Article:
As a professional designer, I often find myself obsessed with the design flaws in every day products. My wife recently purchased a diaper bag and it only took me five minutes to realise that the person behind it knew less about sound design than a cat. I could only wonder to myself, were all diaper bags this poorly designed?
With a little bit of research, I found myself reading a website about the best diaper bags. And it turns out that quite a few products from the big names such as Storksak and Ju Ju Be have actually been designed with the importance of user interaction very much understood. So what is it that makes a well designed diaper bag?
Easy to Carry
First off, it’s important to realise that baby gear isn’t light. And trust me, I’ve seen what my wife carries. Load up enough diapers, spare clothes, food and baby bottles and you’re looking at a weight of at least 6 pounds. A well designed diaper bag therefore needs to be comfortable to carry. This means adjustable straps with built in cushioning. Backpack diaper bags are ideal in the comfort department.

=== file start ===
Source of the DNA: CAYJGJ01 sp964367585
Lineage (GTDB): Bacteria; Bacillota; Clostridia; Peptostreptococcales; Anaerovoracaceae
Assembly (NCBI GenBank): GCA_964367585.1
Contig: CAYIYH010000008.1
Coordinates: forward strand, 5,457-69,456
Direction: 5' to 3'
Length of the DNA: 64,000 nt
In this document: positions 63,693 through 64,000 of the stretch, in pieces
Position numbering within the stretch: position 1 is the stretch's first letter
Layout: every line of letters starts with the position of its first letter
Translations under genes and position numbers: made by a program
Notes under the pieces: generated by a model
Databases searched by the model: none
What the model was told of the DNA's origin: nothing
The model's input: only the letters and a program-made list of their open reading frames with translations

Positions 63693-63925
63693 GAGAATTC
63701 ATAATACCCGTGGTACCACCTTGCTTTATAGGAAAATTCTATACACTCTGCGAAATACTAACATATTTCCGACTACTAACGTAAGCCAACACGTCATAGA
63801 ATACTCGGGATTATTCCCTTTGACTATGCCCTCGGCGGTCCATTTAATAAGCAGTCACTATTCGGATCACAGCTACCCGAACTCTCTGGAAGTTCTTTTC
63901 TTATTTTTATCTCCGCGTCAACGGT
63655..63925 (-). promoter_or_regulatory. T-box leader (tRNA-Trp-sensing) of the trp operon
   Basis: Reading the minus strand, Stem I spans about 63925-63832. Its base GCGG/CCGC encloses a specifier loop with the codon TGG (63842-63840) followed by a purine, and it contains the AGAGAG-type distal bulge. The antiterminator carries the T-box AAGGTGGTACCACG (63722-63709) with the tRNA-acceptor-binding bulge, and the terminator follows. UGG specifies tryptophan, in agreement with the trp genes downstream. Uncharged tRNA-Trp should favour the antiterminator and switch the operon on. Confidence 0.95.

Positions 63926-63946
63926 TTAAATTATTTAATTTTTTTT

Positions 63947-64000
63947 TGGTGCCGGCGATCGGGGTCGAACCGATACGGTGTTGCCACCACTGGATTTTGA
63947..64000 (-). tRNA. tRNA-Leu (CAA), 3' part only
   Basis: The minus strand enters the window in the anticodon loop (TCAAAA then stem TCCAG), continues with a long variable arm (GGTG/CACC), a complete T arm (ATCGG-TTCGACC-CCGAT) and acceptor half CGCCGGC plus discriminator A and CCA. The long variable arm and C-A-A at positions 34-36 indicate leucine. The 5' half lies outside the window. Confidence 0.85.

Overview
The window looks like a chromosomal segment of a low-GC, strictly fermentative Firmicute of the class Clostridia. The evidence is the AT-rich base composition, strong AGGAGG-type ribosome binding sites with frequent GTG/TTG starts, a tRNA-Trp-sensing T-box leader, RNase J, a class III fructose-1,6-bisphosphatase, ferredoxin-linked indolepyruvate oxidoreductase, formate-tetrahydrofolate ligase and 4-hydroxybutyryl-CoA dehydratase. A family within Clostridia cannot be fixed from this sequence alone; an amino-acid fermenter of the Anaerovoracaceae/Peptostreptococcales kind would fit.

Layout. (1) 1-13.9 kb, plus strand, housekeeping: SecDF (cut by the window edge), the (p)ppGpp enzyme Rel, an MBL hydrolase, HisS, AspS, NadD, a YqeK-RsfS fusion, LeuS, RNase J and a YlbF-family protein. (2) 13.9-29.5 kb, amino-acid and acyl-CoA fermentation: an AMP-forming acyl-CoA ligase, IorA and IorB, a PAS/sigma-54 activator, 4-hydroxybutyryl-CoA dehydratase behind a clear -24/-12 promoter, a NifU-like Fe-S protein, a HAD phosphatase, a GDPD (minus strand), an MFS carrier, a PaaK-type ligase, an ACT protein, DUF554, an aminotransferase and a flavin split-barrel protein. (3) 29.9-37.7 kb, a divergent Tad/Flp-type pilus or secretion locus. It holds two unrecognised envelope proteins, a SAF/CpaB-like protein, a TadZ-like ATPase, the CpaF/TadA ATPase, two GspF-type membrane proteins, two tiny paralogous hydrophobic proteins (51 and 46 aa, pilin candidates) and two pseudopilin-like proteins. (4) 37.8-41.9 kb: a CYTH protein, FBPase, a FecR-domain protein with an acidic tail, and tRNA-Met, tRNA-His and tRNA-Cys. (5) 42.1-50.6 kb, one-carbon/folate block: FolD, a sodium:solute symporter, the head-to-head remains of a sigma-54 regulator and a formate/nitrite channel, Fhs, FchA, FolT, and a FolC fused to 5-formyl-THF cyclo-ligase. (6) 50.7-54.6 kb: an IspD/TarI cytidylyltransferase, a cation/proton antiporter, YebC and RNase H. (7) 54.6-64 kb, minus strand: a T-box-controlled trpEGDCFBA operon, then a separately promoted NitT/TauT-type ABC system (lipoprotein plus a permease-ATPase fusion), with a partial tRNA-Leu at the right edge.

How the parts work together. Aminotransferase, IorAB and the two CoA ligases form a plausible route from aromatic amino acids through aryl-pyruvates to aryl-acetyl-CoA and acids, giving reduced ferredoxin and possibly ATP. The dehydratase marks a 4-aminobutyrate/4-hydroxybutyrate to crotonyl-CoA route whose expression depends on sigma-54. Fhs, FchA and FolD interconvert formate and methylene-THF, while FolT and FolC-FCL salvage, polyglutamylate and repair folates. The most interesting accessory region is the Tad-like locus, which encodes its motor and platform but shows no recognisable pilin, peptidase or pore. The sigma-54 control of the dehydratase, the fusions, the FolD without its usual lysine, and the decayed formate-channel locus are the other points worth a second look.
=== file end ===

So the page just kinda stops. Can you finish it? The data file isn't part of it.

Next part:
Spacious and Organised
It should go without saying that a diaper bag needs to be spacious. Equally important however is organisation. Instead of one large compartment, there should be wide selection of small compartments for storing all of your bits and pieces. The result is a bag that keeps everything easily accessible. The alternative is a bag that you have to turn upside down to get anything out of.
Not Obviously Full of Diapers
A well designed diaper bag won’t just be spacious and comfortable to hold, it will also be fashionable. Just because we’re parents now, that doesn’t mean that we don’t value our appearance. And it doesn’t mean that the days of looking fashionable are long behind us either. A diaper bag should look like a regular handbag, tote, or backpack. A perfect example of just how easily this can be achieved can be seen in DadGears products.